Edited by Niq Mhlongo and published in by Jonathan Ball Publishers Black Tax: Burden or Ubuntu? is a book that addresses the everyday life of Black South Africans. It aims to provide a better understanding of the social, economic, and political organisation of those affected by ‘black tax’ and who are no longer willing to be trapped within its confines. As the Contributors of the book agree, the ‘black tax’ is a reality for nearly every Black South African, ranging from young adults who are building a home for their parents to people offering their homes to distant family members. In short, Black Tax: Burden or Ubuntu? shows how Black South African even at a young age are as soon as they start earning money seen as the rescuers for their families living in poverty.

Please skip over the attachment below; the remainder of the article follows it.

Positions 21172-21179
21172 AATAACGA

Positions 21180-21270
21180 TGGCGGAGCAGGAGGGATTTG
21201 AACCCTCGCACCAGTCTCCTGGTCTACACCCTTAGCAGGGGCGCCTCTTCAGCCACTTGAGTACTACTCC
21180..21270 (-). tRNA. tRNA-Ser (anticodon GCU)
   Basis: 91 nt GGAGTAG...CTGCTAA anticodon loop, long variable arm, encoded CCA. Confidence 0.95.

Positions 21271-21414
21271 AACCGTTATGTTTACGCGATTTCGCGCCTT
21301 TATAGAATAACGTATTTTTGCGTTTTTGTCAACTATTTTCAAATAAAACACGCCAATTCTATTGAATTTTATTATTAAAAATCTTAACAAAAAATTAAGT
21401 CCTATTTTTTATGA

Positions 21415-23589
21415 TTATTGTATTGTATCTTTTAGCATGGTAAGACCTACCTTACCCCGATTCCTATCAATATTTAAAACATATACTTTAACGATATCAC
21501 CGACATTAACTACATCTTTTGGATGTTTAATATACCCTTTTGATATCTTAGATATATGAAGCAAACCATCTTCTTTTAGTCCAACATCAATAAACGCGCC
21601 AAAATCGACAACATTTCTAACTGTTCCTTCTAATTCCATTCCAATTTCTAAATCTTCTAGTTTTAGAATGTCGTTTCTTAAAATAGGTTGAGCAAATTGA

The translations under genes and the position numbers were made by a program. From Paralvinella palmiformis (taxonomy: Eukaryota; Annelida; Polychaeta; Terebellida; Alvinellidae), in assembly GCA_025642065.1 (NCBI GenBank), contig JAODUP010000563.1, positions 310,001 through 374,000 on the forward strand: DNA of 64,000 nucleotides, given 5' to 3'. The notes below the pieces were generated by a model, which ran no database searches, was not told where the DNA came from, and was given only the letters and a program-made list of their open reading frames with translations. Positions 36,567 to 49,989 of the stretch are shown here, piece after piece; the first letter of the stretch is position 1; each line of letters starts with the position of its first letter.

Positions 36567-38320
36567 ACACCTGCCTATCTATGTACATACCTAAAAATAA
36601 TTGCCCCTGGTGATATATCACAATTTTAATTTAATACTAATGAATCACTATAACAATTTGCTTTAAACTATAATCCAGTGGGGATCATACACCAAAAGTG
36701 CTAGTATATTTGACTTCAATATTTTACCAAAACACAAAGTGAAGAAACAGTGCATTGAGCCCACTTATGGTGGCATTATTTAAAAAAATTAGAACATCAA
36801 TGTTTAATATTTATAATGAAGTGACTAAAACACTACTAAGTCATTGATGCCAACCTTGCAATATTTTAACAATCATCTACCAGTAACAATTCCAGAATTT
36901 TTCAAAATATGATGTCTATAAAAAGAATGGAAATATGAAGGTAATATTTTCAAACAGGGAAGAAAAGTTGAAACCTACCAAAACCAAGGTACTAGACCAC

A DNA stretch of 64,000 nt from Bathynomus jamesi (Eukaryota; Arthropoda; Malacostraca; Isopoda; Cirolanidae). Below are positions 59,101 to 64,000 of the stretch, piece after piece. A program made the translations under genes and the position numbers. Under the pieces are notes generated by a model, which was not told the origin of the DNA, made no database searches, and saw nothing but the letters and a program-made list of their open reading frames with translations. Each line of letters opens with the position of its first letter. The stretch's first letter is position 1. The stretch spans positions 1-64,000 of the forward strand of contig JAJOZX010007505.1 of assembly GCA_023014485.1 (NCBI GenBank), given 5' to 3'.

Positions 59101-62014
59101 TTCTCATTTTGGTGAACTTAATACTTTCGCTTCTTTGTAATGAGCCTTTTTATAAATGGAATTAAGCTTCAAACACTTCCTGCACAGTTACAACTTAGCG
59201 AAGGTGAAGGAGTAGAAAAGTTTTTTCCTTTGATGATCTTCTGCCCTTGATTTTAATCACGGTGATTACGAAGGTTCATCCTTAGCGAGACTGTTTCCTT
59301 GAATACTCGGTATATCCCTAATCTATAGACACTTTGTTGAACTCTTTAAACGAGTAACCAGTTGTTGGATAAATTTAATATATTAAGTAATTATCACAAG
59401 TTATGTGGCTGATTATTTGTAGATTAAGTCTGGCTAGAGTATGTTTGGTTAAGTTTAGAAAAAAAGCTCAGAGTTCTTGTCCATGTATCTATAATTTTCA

The collection emphasises the way in which young people are forced to put their family before their own dreams and needs, pushed into for example studying something that the family expects will gain them the highest salary later. At this point the book takes an intersectional approach, discussing the double suffering of Black Women in the South African Society as a result of both the ‘black tax’ and patriarchy. Discussing the topics of debt, inequality and guilt connected with the ‘black tax’ while focussing on families of middle-class income households. Concurrently paying ‘black tax’ is portrayed as a takeover of governmental responsibility as a form of social security and income redistribution.
As it is a torment for some and a proud responsibility for others the contributors investigate not only the historical roots of the ‘black tax’ but also the concept of the Black family and the Black middle class. Hoping to start the dialogue about this widespread social phenomenon, Black Tax: Burden or Ubuntu? is a must-read for everyone interested it in roots and impact.